With video marketing expanding as fast as it is within the industry there’s desire to know as much as you can about it. Users exposed to video marketing have a greater conversion rate and increased user interaction. In this blog, I will go over post filming video production with an emphasis on the process of video editing. If you’d like to check out some filming tips or how to use videos in your SEM check out our site. Here are some tips I’ll pass along to the next video editor!
First, a new face calls for an introduction! My name is Mike, and I am in charge of video production here at Red Shark Digital. I’m from Elizabeth City, and I currently attend East Carolina University. I plan to have obtained my BSBA in Marketing by the end of this upcoming semester. I’ve always been intrigued with content creation whether it was music, my first love, or creating videos for personal projects. Through trial and error and help from online programs, such as lynda.com (a great source for developing creative skills), I was able to come up with some basic tips to share!
As a videographer, there are a few things you want out of your system, speed, and reliability. The last thing you want while editing a video is having to wait around while graphics render, or even worse you watch as your project crashes in front of you. Video editing is demanding of your processor, RAM, and your storage drive, so start improving those areas for better performance. For example, 2GB of RAM would be a great place to start, and regarding storage look at Solid State Drives. SSD’s tend to be quicker at retrieving and playback over standard hard-drive.
The next thing to consider is your video editing software. Luckily for all you video editors out there, many options are available spanning from professional editing software to the casual enthusiast platform. You can even download mobile video editing apps! I’ve had experience with a couple of different video editing software platforms, and have developed a favorite. That favorite being Adobe Premiere Pro CC. The application is powerful giving you full creative control of your content. The seemingly endless number of effects and customizable aspects all at your fingertips make Premier a top notch professional application. I also enjoy utilizing the Creative Cloud and integrating applications like Photoshop and After Effects into my video editing process. Whatever you go with, it’s important to know your software inside and out. Knowing all the shortcuts within your program will make your process more efficient and allow you to be as creative as you need to be.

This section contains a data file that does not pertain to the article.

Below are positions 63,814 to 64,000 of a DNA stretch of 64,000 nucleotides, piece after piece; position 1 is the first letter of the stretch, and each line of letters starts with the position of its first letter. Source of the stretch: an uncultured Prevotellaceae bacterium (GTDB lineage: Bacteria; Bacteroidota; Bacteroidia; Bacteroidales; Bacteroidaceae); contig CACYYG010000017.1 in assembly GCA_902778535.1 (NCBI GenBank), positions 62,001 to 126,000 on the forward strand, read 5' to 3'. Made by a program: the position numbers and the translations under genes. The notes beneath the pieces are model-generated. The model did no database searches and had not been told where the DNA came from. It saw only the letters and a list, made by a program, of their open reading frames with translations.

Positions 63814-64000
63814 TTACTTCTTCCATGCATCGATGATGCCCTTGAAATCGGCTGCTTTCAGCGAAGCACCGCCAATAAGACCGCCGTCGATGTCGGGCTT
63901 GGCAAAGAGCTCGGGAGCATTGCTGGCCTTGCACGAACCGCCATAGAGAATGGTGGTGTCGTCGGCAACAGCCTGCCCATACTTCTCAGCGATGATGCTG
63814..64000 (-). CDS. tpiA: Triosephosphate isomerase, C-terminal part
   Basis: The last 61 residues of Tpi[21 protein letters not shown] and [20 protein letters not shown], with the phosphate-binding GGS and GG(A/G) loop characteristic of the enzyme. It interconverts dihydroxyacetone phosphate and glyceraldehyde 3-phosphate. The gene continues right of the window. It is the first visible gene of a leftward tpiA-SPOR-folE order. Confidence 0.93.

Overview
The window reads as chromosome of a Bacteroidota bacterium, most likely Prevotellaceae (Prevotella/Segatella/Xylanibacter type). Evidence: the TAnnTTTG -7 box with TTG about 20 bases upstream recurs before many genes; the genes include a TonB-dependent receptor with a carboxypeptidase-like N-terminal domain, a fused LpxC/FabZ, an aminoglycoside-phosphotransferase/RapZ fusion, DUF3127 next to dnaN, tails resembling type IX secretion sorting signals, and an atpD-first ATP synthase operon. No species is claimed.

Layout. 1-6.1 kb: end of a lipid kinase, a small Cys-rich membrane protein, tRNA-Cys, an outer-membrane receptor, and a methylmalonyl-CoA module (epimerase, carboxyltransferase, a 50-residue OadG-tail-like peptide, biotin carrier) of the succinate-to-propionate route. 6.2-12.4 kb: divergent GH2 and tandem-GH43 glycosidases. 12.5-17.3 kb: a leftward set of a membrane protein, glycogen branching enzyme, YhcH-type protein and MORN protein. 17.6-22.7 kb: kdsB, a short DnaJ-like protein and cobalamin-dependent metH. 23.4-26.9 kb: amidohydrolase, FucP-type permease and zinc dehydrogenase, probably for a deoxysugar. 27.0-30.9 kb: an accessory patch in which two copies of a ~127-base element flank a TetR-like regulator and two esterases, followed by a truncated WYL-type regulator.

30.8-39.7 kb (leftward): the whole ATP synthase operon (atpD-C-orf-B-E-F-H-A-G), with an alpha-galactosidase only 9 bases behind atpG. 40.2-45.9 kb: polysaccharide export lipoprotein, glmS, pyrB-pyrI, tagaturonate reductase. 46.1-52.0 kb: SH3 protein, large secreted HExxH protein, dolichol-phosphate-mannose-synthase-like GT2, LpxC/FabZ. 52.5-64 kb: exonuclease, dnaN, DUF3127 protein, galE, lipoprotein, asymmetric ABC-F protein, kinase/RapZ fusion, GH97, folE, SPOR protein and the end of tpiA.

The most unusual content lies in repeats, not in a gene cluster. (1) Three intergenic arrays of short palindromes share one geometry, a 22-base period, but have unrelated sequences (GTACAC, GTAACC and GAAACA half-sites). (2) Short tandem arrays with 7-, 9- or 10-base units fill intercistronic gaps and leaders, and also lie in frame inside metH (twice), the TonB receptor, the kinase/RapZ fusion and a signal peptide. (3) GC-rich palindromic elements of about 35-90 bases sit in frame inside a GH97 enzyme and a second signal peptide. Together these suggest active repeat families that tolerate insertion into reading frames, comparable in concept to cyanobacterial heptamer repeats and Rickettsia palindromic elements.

My last piece of advice for this section is to focus on your audio output. Acquire some decent monitor headphones or stand alone speakers. Audio plays just as significant of a role as visuals do within a video.
The next thing to consider is the actual process taken to edit videos. The editing process is an area that can vary between individuals, so I’ll provide you an outline of the standard procedures I would take in editing a video.
Staying organized is critical for video editing. When I receive clips from a client my first step is to take inventory of these clips, I rename and organize clips into folders. This habit will save you time knowing you will be able to reference a video by name instead of scrubbing through previews later on. Not only is this the organization step, but this is the step to see what you will be working with. This part of the process is the time to start generating ideas to implement later on.
Next, determine the message and direction of your video. Who is your audience?What do you want to portray? What actions do you want the audience to make? Once you have that figured out, it’s time to evaluate your content to see what you have and what you might need. You may need extra footage or even gather stock footage. There are plenty of great sites that provide royalty free stock footage. Check out Video Blocks or Video Hive!